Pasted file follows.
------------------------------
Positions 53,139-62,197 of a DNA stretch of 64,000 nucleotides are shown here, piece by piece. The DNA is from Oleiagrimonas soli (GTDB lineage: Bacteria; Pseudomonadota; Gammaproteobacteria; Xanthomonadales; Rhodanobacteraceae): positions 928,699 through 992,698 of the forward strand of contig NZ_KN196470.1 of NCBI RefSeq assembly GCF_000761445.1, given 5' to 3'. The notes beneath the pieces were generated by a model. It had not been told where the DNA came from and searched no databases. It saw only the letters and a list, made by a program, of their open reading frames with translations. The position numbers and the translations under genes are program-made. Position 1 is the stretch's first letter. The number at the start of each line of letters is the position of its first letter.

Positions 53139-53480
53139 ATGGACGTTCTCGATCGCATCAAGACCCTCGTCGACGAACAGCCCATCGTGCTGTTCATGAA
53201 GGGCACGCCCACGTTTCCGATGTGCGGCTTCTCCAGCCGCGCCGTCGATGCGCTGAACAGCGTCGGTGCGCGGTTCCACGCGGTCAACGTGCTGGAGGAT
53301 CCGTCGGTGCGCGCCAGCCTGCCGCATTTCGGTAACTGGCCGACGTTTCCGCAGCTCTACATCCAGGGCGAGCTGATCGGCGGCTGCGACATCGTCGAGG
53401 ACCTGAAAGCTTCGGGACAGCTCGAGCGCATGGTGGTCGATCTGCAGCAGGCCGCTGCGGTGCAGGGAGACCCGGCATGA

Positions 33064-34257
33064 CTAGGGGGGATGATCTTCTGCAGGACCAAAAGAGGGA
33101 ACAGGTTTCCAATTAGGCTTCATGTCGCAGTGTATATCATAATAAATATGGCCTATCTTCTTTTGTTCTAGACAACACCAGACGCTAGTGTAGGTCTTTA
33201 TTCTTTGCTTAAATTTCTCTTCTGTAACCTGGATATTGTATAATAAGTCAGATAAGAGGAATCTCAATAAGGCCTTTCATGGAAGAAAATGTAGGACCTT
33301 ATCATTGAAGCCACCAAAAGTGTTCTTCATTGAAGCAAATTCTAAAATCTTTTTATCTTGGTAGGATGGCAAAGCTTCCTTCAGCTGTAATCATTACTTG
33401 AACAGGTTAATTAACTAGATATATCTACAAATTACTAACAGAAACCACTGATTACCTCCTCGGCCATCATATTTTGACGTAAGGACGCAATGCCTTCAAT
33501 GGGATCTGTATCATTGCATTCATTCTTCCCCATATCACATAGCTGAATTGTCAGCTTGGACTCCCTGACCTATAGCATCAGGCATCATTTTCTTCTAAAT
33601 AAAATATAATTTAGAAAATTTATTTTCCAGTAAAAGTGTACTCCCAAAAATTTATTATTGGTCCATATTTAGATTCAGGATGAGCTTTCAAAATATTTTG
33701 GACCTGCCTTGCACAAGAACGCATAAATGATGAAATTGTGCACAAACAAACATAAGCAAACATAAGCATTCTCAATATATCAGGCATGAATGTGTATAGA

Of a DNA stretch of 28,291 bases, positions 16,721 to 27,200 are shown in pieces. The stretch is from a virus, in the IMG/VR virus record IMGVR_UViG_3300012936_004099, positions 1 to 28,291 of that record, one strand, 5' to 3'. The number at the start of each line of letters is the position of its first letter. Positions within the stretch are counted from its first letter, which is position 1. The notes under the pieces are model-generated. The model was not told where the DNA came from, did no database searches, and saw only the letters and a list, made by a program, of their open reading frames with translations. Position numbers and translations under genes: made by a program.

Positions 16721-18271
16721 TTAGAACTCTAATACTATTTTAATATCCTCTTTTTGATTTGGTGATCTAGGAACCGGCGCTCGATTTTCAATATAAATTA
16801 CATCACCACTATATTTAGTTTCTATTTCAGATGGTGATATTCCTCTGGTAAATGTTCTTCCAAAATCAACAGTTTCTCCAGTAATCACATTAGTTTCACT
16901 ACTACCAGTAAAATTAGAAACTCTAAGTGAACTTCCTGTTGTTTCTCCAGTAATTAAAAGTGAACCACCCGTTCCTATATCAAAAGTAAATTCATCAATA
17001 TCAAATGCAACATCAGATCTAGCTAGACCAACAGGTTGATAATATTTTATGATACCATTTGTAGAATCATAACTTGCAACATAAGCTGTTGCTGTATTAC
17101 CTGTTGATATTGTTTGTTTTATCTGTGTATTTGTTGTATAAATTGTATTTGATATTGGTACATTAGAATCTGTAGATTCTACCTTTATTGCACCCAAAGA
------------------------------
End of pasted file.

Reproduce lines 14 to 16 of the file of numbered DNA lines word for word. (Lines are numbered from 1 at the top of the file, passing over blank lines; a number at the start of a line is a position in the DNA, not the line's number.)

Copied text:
33601 AAAATATAATTTAGAAAATTTATTTTCCAGTAAAAGTGTACTCCCAAAAATTTATTATTGGTCCATATTTAGATTCAGGATGAGCTTTCAAAATATTTTG
33701 GACCTGCCTTGCACAAGAACGCATAAATGATGAAATTGTGCACAAACAAACATAAGCAAACATAAGCATTCTCAATATATCAGGCATGAATGTGTATAGA

Of a DNA stretch of 28,291 bases, positions 16,721 to 27,200 are shown in pieces. The stretch is from a virus, in the IMG/VR virus record IMGVR_UViG_3300012936_004099, positions 1 to 28,291 of that record, one strand, 5' to 3'. The number at the start of each line of letters is the position of its first letter. Positions within the stretch are counted from its first letter, which is position 1. The notes under the pieces are model-generated. The model was not told where the DNA came from, did no database searches, and saw only the letters and a list, made by a program, of their open reading frames with translations. Position numbers and translations under genes: made by a program.